Someone asked my friend Arimiyaw if either Dominique or Max, two EWB volunteers that have recently visited Karaga, were staying with me. This seems like a direct attempt to determine whether despite my “I have a husband” status, I was sleeping with multiple men in the same week. Sweet.
A man who I’ve become acquainted with at the Karaga market, which happens every six days, has told me that he has seen many white people before, but did not like any of them. Because they were not fat like me. I am the first one, he says, that he has talked to because he likes me. Really likes me. As in yesterday, we were chatting and he told me that he likes me so much that he wants to touch me, but knows it is not allowed in his religion and because I am married.
I get at least a few requests each day for men to marry me, or if I want them (sexually). This started out as more than ten/day, and something that kept me on my toes, and that I was very quick to divert. My friends have assured me that these are largely great jokes reserved for white people (women). Lately the requests have dwindled and my response has changed dramatically, to one that is far more relaxed and playful. People know me better now, and those asking are usually in the company of people who already know my answer, so I’m no longer hyper-proactive to make sure my message gets across. Plus, it’s funny asking a 20-year old if he’s going to go get his parents now so we can get married tomorrow.
People have absolutely no qualms about calling it as it is in terms of body image. As a result, being called fat is something that has been transformed for me from something people said to me to be mean in elementary school to something that just seems to be a natural descriptor for myself, someone who hasn’t taken the time to maintain my physical activity over the past few years. This one is pretty weird for me, because I have had a negative image of my body, especially my weight as I perceived it compared to others, since I’ve been aware of it (maybe 13 years old). Most of the time, it doesn’t bother me at all, but it has never been a part of my identity that I have been proud of. In Karaga, and I suspect in most of Ghana, being fat is a neutral to good thing. If you’re fat and a woman, you’ve probably given birth many times, you’re a successful person with lots of food to eat, and life is good. Regardless, it still stings a bit when people laugh when I’m double-riding my bike, and I’m the one sitting on the back, and they think I’m so fat I’m going to break the bike. Sheesh.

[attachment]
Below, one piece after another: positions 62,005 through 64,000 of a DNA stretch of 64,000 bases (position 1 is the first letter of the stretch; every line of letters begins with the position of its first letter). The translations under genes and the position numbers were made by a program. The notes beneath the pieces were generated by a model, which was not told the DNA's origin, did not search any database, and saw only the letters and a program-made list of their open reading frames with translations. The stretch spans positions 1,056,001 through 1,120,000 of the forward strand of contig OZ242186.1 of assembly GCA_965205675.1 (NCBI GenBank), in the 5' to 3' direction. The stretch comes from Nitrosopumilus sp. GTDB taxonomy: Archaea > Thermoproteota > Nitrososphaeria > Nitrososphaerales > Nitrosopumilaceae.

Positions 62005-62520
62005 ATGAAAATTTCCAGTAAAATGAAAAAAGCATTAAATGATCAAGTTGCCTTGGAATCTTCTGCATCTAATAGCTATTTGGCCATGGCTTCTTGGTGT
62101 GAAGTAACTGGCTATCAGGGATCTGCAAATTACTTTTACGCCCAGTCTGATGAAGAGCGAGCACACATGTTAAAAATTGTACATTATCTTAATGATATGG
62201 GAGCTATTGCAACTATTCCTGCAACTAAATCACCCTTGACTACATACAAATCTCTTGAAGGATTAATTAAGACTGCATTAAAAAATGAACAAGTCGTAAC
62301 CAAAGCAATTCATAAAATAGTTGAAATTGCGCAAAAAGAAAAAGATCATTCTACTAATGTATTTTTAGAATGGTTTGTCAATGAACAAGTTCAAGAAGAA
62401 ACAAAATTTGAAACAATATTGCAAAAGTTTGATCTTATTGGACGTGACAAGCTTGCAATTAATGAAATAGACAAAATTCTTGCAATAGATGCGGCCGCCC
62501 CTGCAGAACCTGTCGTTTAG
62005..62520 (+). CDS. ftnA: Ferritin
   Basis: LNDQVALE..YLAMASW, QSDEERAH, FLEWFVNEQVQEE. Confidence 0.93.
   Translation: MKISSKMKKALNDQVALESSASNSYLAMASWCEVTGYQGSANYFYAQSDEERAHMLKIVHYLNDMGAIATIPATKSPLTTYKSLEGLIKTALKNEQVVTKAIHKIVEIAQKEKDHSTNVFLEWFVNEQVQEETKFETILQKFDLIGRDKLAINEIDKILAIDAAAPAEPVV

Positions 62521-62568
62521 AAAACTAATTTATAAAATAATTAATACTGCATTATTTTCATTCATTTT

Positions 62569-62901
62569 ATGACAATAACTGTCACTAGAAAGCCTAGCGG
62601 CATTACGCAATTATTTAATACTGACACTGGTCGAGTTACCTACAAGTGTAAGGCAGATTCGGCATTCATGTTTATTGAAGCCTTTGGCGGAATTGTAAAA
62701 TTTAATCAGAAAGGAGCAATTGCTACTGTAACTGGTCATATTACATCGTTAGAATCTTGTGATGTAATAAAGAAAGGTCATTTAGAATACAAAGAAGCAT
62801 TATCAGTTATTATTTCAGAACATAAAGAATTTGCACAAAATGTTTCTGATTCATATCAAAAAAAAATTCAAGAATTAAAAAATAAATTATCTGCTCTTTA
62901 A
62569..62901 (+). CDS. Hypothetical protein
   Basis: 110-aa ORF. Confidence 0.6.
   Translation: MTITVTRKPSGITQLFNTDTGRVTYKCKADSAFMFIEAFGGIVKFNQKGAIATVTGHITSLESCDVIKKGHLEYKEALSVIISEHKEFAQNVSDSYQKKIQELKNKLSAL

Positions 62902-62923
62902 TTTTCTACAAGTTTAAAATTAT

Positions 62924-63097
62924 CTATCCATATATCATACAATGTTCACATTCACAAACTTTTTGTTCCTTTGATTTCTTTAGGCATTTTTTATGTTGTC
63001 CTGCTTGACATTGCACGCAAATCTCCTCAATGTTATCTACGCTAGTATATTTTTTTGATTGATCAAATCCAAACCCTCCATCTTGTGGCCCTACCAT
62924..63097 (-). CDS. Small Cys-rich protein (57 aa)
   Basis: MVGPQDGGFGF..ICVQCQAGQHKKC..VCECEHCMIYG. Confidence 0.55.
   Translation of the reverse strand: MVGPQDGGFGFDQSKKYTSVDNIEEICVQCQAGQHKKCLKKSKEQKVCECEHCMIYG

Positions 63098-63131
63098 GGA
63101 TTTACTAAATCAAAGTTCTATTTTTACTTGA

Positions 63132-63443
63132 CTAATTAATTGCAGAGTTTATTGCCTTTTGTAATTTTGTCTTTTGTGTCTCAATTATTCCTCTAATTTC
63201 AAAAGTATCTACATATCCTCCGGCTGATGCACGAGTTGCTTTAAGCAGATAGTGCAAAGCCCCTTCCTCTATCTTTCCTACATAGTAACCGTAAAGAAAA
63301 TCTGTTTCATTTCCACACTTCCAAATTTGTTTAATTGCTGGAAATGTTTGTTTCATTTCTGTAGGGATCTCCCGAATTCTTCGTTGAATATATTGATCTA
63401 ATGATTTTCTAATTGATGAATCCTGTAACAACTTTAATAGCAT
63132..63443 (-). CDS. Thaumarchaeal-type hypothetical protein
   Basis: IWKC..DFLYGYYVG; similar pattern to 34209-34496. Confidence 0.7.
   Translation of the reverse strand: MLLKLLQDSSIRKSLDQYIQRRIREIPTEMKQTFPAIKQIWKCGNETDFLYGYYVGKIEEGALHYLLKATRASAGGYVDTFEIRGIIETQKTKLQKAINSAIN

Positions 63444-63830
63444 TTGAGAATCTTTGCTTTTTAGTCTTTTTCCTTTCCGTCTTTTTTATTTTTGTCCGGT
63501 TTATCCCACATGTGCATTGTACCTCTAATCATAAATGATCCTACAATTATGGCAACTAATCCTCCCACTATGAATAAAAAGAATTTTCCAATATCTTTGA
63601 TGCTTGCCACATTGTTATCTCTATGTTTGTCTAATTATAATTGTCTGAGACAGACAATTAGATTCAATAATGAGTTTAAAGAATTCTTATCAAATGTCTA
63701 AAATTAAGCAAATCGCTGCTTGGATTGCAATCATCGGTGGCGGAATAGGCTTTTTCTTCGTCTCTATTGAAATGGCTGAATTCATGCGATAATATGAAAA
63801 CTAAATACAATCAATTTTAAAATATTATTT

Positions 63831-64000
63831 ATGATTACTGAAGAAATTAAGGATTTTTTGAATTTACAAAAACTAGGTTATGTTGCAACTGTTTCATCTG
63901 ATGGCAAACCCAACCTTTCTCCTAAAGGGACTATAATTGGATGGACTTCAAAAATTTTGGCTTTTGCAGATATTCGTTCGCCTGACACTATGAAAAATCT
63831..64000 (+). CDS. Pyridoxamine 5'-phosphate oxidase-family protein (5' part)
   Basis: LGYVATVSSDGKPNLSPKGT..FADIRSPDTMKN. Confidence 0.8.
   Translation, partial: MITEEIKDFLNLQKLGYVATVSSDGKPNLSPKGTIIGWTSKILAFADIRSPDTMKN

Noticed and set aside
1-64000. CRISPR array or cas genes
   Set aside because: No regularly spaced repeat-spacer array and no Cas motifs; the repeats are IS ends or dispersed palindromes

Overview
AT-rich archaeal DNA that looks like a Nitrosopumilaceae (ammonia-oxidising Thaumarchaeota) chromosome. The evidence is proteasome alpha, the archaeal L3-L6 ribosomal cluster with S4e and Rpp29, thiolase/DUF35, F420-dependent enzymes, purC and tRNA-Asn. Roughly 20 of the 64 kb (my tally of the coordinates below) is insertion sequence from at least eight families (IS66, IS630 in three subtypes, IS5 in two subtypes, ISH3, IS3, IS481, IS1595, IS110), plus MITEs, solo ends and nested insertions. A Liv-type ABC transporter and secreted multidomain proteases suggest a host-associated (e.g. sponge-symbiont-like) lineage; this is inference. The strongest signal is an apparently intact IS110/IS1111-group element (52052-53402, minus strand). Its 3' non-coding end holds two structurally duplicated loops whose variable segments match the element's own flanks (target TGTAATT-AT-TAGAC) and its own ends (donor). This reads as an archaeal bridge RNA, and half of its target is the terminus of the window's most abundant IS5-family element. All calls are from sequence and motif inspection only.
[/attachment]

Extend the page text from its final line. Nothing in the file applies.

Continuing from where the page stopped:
Some of the people I’ve gotten close to originally assumed that I was around 35 years old (one guessed 42) because of my body image. To think that I was a target within their age range (mid-twenties) released what seemed to me to be an onslaught of professions of love, requests for sleepovers, and assertions that I would be snatched by them from my husband by the time I leave Ghana. Regardless of the contract I signed as part of the JF program, and my solidly “taken” relationship status, I don’t have any temptation at all to consider having ten children with any of these guys. And that’s the general expectation, is that each wife attempts to pop out a bevy of kids. People are incredulous when I tell them that I only have one sibling, and that my ideal number of children is also 2-3.
Family planning is something I’ve only heard of in Ghana in one of my conversations. Most people have just asserted that the more children the better. My colleague Mr. Abanga feels otherwise, and is planning for only a few children and one wife, because he knows that he needs to be aware of his limitations in the care he can provide them.
My friend Eliasu, a marketing student at the Tamale Polytechnic college, asked me if it could happen too that women can become pregnant outside of marriage in Canada. I assured him that yes, it happens in Canada too, but if the people are still in secondary school that it is usually not good at all. It is pretty much expected that by 25 years old, women are “expired”, as my EWBer buddy Lyndsey so bluntly learned from her taxi-driver. This means that you’d better marry and prove that you’re fertile by this time, and the earlier the better.
How do Canadians express all of these concepts? These occurrences seem so distinct from something we’d experience in Canada, but how are there similarities?
In a Canadian context:
- How do you gain information about someone’s sexual exploits? How do people’s interest levels in multiple sex partners/cheating etc. vary compared to Ghana?
- Why do people find it inappropriate to tell someone that they are physically attracted to them if the person of interest is married/taken?
- How do jokes about relationships differ? Are Canadians too prudish/scared/shy to make fun of marriage? How would you respond if someone off the street asked you to marry them?
- Why do we find it offensive to comment on someone’s fatness? How does it differ from a comment on eye colour, or singing voice, or puzzle-solving ability?
- Why do we tap out after a few kids? What are the economic incentives behind this decision? Is there a societal time-limit on our (female or male) reproduction? Where does that come from?
I’m looking for at least one comment from each of these categories. I want to hear what you think, and how it’s comparing to my experiences So take a look at the comment list, and if one of these hasn’t seen any responses, take a stab! Don’t feel shy *ahem* chapter members*ahem*! Also, do not hesitate to ask me some questions in return!